Actual (M) Peptide mass = 2,000, Charge = +1, Observed (M+H) m/z = (2,000 + 1)/1 = 2,001
Actual (M) Peptide mass = 4,000, Charge = +2, Observed (M+H) m/z = (4,000 + 2)/2 = 2,001

Multiple charge states are potentially a severe problem for three of our electrospray ionization mass spectrometers, the LCQ  and Q-Tof.. Instead of the single (M+H) species characteristic of linear MALDI-MS, electrospray usually gives a broad spectrum of multiply charged ions for each species present, which is why a mass spectrometer equipped with an electrospray source that has an upper m/z limit of 1,800 can easily determine the m/z for a 50,000 dalton protein. Because of multiple charging many m/z ratios obtained from the electrospray ionization mass spectrometers do not correspond with actual peptide masses.

Electrospray Data Processing on the Q-Tof Mass Spectrometer

There are two general methods for processing electrospray mass spectra into their singly charged format on the Q-Tof mass spectrometer, namely, the transform method and the Maximum Entropy method. The method selected depends on the quality of the raw data (e.g., signal to noise ratio and the number of components present in the sample). The transform method is the preferred method if the component peaks in the multiply charged raw spectrum can be identified. This method provides multiple measurements of the molecular weight because each multiply charged ion is an independent measurement of the molecular weight. From these multiple measurements an average mass can be calculated and a standard deviation. These multi-charged spectra can then be transformed into the equivalent singly charged spectrum. In this instance, the sample submitter would receive three types of data, the list of the multi-charged masses and the calculated molecular weight, a plot of the transformed, singly charged spectrum, and a plot of the multi-charged spectrum. The major limitation of this method is the appearance of artifact peaks in the transformed spectrum from background ions. These are usually readily apparent however because they do not have other related component peaks.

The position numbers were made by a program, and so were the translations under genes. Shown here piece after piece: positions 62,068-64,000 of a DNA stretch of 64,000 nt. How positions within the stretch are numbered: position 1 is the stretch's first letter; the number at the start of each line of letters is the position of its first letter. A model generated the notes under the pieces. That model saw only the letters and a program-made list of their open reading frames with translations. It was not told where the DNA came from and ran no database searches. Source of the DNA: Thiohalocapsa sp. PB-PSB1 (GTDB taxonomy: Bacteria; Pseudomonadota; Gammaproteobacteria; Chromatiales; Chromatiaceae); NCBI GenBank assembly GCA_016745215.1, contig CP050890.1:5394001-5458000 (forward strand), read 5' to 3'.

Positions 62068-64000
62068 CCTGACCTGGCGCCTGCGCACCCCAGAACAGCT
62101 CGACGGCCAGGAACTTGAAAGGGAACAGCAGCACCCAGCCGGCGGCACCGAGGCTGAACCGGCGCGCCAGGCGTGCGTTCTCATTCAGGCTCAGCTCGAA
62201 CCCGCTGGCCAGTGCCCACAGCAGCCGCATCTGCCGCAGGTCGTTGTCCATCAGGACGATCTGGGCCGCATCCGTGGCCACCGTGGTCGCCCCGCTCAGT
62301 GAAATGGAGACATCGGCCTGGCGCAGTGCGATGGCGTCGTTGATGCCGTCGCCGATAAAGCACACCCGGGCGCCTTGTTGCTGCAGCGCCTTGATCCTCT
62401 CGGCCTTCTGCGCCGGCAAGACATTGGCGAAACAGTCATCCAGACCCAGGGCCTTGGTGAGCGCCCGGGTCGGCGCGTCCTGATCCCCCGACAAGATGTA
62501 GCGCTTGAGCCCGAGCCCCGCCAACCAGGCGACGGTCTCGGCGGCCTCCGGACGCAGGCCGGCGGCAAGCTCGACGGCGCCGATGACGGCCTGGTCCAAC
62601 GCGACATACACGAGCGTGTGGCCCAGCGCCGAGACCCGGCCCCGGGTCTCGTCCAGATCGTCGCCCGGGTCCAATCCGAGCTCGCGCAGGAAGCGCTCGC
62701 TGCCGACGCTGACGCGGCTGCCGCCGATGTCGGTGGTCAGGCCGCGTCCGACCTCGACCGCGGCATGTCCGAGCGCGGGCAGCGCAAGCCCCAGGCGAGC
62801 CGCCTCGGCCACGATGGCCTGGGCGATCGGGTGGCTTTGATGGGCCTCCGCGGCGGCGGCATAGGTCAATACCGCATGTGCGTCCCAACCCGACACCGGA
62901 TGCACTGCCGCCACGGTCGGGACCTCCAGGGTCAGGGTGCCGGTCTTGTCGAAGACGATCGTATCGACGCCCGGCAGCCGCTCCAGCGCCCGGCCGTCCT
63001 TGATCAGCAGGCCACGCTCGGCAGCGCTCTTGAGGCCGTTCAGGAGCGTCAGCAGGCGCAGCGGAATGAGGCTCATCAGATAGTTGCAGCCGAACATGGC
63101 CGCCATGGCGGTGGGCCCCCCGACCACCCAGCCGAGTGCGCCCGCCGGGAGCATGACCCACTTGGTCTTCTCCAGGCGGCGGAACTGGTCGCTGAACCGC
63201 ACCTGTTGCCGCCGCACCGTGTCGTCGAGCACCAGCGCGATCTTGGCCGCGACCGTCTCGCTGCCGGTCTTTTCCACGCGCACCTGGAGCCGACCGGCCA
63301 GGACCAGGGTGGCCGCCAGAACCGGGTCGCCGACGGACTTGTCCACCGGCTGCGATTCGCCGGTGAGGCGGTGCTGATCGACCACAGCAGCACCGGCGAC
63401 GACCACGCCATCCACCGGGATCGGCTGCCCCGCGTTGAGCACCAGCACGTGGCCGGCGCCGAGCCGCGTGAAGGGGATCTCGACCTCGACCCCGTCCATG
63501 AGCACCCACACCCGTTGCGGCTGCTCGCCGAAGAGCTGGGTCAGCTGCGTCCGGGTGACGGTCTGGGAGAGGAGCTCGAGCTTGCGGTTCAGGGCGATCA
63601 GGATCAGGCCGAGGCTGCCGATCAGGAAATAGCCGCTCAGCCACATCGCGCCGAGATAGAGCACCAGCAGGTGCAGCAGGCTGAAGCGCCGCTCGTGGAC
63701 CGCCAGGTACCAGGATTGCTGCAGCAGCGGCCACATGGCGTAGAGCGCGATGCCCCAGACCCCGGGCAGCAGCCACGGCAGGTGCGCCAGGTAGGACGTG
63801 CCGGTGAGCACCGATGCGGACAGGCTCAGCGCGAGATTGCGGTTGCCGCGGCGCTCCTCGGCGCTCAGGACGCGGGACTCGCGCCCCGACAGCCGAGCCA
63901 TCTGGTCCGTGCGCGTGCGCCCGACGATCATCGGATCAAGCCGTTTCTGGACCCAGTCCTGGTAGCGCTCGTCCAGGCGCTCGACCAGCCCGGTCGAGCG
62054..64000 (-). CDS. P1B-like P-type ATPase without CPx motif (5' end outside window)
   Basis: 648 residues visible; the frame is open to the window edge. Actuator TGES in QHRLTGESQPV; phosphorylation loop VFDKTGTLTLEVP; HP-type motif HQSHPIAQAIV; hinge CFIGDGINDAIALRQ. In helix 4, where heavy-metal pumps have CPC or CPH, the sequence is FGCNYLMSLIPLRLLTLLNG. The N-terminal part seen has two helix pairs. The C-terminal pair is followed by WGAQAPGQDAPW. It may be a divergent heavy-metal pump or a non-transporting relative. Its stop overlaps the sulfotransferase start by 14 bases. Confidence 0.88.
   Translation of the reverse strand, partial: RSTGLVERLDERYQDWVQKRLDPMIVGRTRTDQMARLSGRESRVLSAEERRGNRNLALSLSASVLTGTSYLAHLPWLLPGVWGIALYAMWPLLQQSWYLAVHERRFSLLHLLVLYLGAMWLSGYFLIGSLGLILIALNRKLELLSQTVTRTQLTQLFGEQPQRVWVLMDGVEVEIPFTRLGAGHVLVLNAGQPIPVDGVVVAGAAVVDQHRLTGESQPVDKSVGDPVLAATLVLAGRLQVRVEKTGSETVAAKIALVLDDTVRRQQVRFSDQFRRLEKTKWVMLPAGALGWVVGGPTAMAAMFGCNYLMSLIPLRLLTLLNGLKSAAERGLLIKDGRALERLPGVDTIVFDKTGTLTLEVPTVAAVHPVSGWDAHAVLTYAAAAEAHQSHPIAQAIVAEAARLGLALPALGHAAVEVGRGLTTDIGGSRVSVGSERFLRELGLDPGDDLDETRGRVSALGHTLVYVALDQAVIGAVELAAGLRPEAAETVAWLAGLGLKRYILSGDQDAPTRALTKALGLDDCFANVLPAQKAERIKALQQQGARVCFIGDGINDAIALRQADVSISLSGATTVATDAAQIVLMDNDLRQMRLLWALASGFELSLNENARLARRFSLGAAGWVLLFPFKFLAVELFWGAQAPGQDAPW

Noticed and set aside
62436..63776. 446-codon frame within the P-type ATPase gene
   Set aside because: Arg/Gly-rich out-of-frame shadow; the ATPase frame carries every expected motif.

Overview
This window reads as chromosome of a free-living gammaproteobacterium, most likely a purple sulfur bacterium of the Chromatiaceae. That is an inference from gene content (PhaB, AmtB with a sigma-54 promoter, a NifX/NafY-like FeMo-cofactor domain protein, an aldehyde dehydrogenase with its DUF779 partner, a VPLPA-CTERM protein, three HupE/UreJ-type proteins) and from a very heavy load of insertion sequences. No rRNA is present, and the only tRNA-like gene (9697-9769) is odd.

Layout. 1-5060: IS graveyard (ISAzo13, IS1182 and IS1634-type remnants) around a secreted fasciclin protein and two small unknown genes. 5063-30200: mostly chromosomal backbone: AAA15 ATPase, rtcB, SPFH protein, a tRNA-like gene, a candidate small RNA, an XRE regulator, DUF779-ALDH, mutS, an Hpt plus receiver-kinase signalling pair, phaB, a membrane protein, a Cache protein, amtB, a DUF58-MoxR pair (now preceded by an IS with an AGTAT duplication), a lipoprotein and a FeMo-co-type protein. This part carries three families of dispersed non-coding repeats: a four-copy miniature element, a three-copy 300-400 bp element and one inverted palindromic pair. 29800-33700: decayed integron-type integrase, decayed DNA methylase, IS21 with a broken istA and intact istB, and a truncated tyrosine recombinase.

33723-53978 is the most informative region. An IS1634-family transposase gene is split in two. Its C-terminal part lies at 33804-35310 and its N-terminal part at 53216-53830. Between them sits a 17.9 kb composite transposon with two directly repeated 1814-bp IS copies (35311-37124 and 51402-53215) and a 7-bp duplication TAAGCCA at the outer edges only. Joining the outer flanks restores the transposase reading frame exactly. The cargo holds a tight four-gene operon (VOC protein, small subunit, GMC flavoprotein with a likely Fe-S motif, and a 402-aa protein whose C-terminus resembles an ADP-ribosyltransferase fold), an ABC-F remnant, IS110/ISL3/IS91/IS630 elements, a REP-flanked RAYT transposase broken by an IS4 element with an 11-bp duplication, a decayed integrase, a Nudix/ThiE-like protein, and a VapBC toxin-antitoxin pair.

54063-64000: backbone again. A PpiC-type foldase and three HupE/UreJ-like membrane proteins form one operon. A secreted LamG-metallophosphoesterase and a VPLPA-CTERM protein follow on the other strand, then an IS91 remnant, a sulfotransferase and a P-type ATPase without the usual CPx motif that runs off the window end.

Maximum Entropy processing is the only method that can be used to process multiply charged spectra when adjacent component peaks cannot be identified because of low signal or because multiple components in the sample hinder the identification. The only required input for Maximum Entropy processing is the expected molecular mass range of the compound of interest and an estimate of the peak width for a compound of that mass range with the number of charges needed to produce the observed multi-charged spectrum. This latter parameter takes into account the width of the isotope envelope and instrument resolution. The output from a maximum entropy processed spectrum is a plot showing the singly charged molecular ion and a reconstructed multi-charged spectrum from MaxEnt which can be compared to the multi-charged raw spectrum which then provides a measure of the quality of the input parameters. When MaxEnt is used sample submitters would receive copies of all three outputs.

Spectra processed with the transform algorithm have in addition to the list of masses, the letters Tr in the second line in the upper left hand corner of the molecular mass spectrum. Maxent spectra contain in addition to the reconstructed multicharged spectrum the letters Mk in the second line of the molecular mass spectrum.


Links to other Mass Spectrometry Tutorials:

Dr Alison E. Ashcroft, University of Leeds

List of other tutorials